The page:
1. High scanning speeds and expected daily volume 

Knowing which model is right for you will depend largely on the number of documents your organization will need to digitize on a regular basis. Review whatever quantitative data you may have related to the number of documents that pass through your operation on any given day. Be sure to account for potential growth scenarios that may see your workflows being placed under the additional strain of larger projects. Knowing the peak work volumes you can expect to handle will help you make a value-based decision on what level of machine to invest in.

Once you’ve got that number, you can seek out scanners that can process pages quickly enough to accelerate your workflow. If you know a high volume scanner is right for your business, you likely want to seek out scan speeds of at least 100+ pages per minute. Additionally, make sure it’s rated to handle at least your estimated daily volume.

 

Did You Know? The RICOH fi-8950 scans at a blazing 150 double-sided pages per minute from a 750-sheet automatic document feeder (ADF). Click here to learn more.

 

 

2. Ease of use 

The simpler a device is to use, the more quickly your employees will become productive. They’ll spend less time learning to use the scanner and more time optimizing their use, leading to more efficient work and cost savings.

A clear, backlit, color LCD screen can make it easy for workers to operate the scanner and can reduce the number of actions required to complete scanning a stack of documents.

3. Rigorous compliance

Many industries that handle sensitive information are subject to government regulation to ensure documents are scanned and stored in ways that ensure forward compatibility, accessibility, minimal environmental impact and more. Anyone looking to invest in a high volume scanner should ensure that the models they're considering have been certified by the relevant governing body, standards agency, or working group as being able to meet the unique requirements of their industry.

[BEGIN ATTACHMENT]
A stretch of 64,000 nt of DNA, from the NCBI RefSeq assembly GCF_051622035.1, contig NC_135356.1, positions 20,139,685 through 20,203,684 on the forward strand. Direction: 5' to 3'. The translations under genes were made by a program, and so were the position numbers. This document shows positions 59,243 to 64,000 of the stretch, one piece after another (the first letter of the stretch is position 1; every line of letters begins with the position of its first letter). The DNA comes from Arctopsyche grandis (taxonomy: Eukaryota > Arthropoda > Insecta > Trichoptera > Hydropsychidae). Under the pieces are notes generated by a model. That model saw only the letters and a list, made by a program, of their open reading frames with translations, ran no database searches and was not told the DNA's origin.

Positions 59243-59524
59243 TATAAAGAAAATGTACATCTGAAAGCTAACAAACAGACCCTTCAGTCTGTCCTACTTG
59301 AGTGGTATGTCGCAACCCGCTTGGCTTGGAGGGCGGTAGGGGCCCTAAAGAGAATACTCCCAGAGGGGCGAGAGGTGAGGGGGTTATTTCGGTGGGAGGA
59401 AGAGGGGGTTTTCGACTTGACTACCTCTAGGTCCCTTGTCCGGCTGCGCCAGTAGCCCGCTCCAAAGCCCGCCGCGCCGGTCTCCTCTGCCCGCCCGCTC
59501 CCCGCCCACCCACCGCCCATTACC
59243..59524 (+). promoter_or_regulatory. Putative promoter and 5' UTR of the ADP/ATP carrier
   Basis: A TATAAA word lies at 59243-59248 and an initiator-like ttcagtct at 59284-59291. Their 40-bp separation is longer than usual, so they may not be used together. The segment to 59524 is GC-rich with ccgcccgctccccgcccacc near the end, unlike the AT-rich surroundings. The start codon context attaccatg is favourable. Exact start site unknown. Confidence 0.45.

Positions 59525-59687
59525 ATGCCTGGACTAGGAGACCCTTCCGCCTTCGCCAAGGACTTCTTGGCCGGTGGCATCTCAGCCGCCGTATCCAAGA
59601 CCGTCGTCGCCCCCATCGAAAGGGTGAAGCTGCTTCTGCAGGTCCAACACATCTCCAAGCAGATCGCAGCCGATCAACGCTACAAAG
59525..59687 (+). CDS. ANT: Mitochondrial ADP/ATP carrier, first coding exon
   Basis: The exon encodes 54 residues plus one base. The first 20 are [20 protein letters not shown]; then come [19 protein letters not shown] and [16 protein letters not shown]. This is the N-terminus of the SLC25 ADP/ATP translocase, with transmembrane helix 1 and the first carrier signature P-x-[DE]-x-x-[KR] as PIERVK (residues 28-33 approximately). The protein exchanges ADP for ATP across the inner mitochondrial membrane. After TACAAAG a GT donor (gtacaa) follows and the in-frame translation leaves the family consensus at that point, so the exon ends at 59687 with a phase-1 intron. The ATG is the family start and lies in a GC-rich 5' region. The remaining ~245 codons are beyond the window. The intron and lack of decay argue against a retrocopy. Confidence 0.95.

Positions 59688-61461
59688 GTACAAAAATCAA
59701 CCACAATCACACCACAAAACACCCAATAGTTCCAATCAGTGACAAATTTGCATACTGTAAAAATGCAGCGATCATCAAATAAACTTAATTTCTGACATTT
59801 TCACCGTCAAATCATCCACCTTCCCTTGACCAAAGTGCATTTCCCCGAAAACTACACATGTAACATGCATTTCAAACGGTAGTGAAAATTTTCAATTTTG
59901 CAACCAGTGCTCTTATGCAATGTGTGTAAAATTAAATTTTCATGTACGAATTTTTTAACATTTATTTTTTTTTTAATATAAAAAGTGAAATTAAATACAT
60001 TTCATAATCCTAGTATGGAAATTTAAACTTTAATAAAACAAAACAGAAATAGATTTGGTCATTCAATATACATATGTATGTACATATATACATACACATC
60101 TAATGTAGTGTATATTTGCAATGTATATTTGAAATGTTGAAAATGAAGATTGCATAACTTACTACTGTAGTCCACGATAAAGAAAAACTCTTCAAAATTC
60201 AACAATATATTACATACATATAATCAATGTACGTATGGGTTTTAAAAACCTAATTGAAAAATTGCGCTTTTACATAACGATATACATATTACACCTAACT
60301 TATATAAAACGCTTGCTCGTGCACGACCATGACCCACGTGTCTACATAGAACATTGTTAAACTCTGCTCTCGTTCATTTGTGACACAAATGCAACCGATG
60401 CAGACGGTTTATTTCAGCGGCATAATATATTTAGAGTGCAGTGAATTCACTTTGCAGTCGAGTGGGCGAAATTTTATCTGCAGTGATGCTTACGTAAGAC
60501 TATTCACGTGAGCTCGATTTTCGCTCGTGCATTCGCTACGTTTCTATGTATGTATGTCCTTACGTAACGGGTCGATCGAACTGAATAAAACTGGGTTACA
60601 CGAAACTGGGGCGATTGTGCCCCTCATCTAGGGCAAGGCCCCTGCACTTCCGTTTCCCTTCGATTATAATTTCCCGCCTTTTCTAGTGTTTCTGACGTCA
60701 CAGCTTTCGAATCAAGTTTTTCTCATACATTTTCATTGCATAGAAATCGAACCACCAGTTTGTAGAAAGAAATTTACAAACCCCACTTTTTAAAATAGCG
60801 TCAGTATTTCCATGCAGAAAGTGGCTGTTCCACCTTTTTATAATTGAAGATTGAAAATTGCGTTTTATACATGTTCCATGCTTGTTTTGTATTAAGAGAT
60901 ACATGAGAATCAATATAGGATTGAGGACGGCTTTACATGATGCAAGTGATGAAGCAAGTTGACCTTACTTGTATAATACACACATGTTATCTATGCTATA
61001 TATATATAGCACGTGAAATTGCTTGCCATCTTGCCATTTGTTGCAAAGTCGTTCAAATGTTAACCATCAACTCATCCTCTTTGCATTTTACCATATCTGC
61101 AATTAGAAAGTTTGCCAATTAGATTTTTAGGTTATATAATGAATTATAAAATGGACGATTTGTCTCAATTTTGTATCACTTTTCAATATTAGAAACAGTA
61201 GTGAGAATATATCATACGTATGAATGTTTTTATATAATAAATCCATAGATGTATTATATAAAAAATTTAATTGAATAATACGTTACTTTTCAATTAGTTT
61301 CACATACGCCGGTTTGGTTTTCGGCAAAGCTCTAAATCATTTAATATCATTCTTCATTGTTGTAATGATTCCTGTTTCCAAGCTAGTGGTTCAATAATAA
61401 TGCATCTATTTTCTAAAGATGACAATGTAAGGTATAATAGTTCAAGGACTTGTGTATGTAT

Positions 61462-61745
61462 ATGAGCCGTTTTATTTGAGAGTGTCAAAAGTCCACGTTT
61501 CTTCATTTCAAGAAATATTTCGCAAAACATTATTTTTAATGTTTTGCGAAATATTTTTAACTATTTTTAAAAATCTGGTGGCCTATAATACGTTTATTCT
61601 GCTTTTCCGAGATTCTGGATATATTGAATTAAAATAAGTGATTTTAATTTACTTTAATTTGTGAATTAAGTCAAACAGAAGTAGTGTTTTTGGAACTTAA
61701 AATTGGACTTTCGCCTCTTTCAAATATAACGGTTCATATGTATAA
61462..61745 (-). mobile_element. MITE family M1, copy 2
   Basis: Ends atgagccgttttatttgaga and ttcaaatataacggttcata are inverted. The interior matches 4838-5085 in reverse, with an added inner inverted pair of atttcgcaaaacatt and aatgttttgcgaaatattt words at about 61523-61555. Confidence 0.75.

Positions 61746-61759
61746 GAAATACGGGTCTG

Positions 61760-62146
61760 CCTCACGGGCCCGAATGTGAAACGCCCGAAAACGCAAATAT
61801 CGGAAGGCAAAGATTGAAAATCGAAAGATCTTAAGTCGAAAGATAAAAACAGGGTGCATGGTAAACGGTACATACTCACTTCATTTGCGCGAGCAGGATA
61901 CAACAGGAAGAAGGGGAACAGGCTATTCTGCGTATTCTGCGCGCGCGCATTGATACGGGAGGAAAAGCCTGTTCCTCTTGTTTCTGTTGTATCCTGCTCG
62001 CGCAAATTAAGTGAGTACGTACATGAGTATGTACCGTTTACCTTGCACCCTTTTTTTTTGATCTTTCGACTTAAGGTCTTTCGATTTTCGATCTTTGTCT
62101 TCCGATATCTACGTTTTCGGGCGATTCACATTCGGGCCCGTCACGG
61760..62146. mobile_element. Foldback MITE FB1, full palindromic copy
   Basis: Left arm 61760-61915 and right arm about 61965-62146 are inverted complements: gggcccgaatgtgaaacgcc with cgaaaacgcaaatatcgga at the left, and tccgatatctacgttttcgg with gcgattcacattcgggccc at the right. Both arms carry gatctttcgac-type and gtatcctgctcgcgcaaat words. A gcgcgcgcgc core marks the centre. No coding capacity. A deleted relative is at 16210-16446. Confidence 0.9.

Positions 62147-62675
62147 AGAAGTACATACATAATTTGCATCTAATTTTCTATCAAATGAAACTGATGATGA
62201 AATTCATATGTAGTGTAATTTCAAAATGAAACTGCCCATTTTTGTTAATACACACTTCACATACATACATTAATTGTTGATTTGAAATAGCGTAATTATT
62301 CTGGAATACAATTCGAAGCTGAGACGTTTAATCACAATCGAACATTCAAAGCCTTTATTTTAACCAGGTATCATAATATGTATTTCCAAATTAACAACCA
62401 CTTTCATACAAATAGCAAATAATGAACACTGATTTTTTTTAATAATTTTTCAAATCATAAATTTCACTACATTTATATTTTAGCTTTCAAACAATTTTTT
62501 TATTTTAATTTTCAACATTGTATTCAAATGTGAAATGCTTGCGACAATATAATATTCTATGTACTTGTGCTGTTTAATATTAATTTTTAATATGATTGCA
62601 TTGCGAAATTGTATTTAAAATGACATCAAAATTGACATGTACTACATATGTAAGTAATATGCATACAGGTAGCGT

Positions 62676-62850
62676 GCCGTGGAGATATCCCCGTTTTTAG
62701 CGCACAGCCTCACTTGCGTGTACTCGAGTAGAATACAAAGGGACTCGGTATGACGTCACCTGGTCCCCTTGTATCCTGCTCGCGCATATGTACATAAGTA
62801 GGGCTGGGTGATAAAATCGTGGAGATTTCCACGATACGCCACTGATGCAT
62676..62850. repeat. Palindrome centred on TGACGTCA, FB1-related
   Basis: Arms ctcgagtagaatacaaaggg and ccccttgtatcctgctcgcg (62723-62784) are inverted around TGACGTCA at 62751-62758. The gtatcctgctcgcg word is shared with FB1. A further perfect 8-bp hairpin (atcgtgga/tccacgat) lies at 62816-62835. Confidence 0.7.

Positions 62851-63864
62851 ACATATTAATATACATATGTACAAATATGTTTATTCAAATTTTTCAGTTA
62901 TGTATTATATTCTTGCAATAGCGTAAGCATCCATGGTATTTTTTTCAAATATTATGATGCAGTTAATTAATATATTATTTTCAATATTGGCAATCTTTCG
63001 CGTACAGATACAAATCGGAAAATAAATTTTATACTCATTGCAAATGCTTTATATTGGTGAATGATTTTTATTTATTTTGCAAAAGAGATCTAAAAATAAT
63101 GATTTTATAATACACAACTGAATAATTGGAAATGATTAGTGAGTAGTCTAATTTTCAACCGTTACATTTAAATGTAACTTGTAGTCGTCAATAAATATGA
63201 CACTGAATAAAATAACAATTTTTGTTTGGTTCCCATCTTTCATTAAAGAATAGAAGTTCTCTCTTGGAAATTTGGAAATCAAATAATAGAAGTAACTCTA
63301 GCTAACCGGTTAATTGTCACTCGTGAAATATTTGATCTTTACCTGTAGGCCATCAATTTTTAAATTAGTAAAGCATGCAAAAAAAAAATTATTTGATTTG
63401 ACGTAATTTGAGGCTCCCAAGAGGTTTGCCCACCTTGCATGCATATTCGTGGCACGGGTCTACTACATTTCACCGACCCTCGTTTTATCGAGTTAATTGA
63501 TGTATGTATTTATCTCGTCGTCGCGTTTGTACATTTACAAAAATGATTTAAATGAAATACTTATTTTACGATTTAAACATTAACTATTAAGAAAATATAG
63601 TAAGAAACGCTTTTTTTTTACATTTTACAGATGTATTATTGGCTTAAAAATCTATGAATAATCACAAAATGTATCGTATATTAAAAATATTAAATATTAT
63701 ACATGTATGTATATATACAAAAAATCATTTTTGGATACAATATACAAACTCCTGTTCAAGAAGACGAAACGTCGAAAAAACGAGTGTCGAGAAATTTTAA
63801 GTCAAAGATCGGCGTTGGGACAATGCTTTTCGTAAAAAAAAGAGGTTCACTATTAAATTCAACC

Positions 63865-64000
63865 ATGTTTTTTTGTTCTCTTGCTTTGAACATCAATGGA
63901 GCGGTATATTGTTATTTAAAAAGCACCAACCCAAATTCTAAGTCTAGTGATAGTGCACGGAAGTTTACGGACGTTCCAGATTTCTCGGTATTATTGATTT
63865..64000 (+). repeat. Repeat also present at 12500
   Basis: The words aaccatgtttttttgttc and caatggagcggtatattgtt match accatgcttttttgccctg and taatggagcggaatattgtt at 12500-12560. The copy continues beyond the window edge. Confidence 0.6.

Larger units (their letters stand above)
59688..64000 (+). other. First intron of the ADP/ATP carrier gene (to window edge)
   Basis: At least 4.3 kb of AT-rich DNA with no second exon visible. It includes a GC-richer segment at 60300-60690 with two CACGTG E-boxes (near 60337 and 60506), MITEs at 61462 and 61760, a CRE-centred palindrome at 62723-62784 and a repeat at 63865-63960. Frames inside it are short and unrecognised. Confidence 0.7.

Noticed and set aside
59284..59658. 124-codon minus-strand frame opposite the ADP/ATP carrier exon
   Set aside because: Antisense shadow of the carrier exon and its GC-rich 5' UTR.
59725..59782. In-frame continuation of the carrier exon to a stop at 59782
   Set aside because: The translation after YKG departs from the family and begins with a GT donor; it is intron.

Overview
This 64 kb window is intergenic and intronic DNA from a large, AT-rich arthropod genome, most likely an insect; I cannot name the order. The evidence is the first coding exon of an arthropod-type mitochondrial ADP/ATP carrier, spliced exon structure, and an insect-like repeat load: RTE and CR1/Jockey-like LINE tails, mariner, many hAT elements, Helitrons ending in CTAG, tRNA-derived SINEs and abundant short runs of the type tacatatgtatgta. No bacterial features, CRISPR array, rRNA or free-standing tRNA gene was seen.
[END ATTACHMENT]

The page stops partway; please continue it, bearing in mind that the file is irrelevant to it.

Some of the most commonly relevant compliance and certification standards include:

  • Federal Agencies Digital Guidelines Initiative (FADGI): FADGI is a joint effort between two federal archive working groups seeking to “articulate a common sustainable set of technical guidelines, methods, and practices for digitized and born digital historical, archival and cultural content.” Professionals working at the federal level should be sure to invest in a FADGI-capable machine to ensure compliance going ahead.
  • European Accessibility Act (EAA): EAA is a piece of legislation passed in the European Union that articulates accessibility requirements for digital products and services intended to eliminate “barriers to the free movement of certain accessible products and services arising from divergent accessibility requirements in the Member States.”
  • United States Trade Agreements Act (TAA): The TAA is what's known as an enabling statute that implements numerous international trade agreements and other commercial initiatives between major geopolitical entities. One of its primary purposes is to promote and facilitate international trade with the United States.
  • Electronic Product Environmental Assessment Tool (EPEAT): Developed and managed by the Global Electronics Council, the EPEAT is what's known as a global ecolabel for the IT sector designed to help all those involved in the design, development, manufacture, and purchase of electronics to do so in ways that minimize negative impact on the environment.

 

Did You Know? The fi-8950 comes with the value-packed PaperStream software suite, powering industry-leading image correction, batch sorting, and enhanced optical character recognition (OCR). Click here to learn more. 

 

Our recommendation: RICOH fi-8950

Those in the market for the best high volume scanner have no shortage of options. We take great pride in having spent the last 50+ years researching, designing, and developing some of the most advanced and powerful electronics in the world, including our professional grade fi and SP series of scanners.

Built to purpose for the most demanding document handling jobs, fi and SP scanners are capable of processing tens of thousands of pages per day at the highest levels of accuracy. Their intuitive integration capabilities with all existing work suites minimize time-to-value for businesses looking to invest in tools that will pay dividends for years to come.

When it comes to high volume scanners, the fi-8950 is the top of the line. You want speed? It scans 150 double-sided pages per minute from a 750-sheet ADF. You want versatile design? Its U-turn and Straight scan feed options keep your options open. Worried about compliance, ease of use, or image clarity? Don't — The fi-8950 is highly secure, boasts a color LCD touchscreen, and uses proprietary Clear Image Capture software to keep scans accurate and readable. Click here to learn more or shop the rest of our production scanner line.